- Find a good Magnesium supplement
Magnesium is used for hundreds of chemical reactions in the body. It has a part to play in your body making feel good chemicals, in muscle relaxation, in reducing inflammation and pain, and in energy production (so cool that it can both help you relax and help with making energy – doesn’t the body just rock?). We rarely get enough in this day and age. Regarding quality supplements, I can tell you that the cheap supermarket brand quality will be unlikely to make a difference for you. This is a case of quality making a difference as some of the cheap supplements have fillers or forms of magnesium that will provide little benefit to you. They are also unlikely to be the right dosage for you as there is a very general and low dose suggested for most.
- Move your body
Study after study has shown us that exercise helps PMS symptoms. It appears that works through a combination of benefits. Exercise can help reduce inflammation (in the right amounts), produce feel good chemicals, build physical and mental resilience, change gut bacteria to the more beneficial kind. I am a BIG FAN of exercise for whole body health.
I dearly love acupuncture and Naturopathy working together for hormonal health. Its like a match made in heaven. I am not an acupuncturist so will not give the modality justice if I try to explain it but I can tell you that it is backed by studies (yes, I read them) and my own clinical observations and experience.
Look lets face it. A good massage is pretty amazing all round. From a “how does that work” perspective what we know is that it calms the nervous system, helps the production of those feel good chemicals that we love and by doing so can reduce inflammation and pain. (It does a bunch of other things too but those are the ones that are specific to PMS)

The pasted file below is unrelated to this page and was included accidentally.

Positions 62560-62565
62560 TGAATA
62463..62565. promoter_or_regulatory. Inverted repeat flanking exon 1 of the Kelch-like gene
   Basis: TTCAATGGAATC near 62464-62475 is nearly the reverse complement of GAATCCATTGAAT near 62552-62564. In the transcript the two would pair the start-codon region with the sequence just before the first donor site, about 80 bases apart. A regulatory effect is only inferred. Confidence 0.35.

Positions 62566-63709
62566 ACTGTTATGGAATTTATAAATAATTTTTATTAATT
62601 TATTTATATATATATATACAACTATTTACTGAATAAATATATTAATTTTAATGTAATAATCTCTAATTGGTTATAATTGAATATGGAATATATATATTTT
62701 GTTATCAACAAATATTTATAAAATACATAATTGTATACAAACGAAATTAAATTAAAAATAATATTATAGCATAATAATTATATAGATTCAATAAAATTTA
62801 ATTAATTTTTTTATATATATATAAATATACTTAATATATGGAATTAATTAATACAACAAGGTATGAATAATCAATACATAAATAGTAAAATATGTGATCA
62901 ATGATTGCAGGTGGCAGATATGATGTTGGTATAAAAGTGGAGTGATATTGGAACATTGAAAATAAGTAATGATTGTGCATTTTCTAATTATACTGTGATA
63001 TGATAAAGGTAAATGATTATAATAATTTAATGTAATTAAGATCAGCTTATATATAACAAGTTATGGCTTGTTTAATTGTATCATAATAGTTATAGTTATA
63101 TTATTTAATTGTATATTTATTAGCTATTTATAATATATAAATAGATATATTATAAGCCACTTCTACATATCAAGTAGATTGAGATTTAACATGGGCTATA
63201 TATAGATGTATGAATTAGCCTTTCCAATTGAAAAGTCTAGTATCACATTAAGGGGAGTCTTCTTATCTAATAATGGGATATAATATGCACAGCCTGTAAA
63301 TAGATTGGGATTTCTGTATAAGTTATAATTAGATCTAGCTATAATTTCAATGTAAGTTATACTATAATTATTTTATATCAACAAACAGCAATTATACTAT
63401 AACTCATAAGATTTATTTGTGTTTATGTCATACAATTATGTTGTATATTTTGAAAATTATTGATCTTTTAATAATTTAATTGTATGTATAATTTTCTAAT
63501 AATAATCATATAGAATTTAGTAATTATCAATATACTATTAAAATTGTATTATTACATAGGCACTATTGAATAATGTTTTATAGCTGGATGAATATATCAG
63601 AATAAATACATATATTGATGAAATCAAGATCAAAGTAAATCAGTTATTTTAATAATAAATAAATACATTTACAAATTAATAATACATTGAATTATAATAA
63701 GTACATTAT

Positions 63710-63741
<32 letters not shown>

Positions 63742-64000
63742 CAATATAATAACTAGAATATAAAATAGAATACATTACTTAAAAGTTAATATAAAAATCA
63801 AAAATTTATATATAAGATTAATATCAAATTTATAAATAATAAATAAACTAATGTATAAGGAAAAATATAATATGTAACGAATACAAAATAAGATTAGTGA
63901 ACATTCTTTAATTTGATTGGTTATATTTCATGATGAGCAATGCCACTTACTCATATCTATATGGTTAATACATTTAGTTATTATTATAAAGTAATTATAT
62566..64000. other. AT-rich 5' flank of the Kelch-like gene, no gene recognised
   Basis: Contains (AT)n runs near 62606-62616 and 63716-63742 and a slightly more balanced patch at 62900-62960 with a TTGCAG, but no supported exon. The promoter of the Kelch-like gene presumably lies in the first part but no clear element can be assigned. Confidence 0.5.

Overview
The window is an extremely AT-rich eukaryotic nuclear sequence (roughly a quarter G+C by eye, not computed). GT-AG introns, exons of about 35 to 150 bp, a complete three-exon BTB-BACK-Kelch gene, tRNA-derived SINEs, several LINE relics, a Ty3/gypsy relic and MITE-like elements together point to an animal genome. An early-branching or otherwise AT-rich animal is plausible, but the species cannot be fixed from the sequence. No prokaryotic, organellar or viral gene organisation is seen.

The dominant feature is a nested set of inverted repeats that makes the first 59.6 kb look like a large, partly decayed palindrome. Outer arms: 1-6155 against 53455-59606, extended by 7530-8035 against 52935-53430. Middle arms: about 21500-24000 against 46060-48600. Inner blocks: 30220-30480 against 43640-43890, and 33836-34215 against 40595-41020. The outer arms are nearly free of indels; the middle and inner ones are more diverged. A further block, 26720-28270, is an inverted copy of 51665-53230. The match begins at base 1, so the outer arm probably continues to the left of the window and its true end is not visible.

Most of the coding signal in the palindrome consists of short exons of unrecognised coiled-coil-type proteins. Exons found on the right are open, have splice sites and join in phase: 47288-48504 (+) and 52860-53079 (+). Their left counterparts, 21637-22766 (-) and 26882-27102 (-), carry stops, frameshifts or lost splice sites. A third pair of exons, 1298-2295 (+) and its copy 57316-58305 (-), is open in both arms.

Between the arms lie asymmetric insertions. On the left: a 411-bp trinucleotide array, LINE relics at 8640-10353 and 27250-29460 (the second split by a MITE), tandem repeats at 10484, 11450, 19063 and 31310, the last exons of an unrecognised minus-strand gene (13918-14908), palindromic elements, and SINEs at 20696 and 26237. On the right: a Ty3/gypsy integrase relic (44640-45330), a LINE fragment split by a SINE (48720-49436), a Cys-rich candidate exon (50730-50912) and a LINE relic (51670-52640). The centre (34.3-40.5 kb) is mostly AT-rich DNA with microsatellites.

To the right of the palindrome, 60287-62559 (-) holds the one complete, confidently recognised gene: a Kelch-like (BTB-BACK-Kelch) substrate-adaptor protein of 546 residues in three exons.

- See a Naturopath
Well, I am a Naturopath so I was always going to put this in!
Seriously though, we are so blessed in this modality to have herbs and nutrients that we can use to help women through PMS symptoms ranging from bloating, pain and moodiness. These have both traditional usage information and current studies behind them. We will also go over those lifestyle factors I mentioned above that can make such a difference and often there is a gut or liver focus, depending on the individual. Always a whole-body approach.
We may very recommend that you pursue further investigations medically too because there are cases when PMS is not actually PMS….
When PMS is not actually PMS
It really important for you to know that losing days of your life through pain, vomiting or severe diarrhoea before and during every period is not actually normal.
You may be suffering from endometriosis, a condition where the endometrium lining is found outside of the uterus area. Its generally characterised by very strong pain before periods.
The crappy thing is that it can only be diagnosed by a laparoscopy at this stage although there is good research going on to uncover another way.
It can 7 – 10 years for some women to get diagnosed and I think part of it is because we think we have to put up with the pain and get told that this is just the way it is. DO NOT GIVE UP. Keep seeking answers.
Similar to endometriosis in that the endometrium tissue is located where is shouldn’t be but in this case it is embedded in the wall or the muscle of the uterus rather than outside the uterus.
Adenomyosis is also characterised by very strong pain before periods but also heavy period bleeding.
Again, it can take time to diagnose because women think they have to put up with pain.
Premenstrual dysphoric disorder (PMDD)
This is a much more severe form of PMS which is characterised by sever menstrual depression, irritability or anxiety. Women find the symptoms debilitating and they interfere with work, school, social life and relationships.
In PMDD there is a different relationship with progesterone and the brain that can contribute to these symptoms.
The Bottom Line
- Don’t put up with pain
- There are solutions
- Seek help
Reach out if need.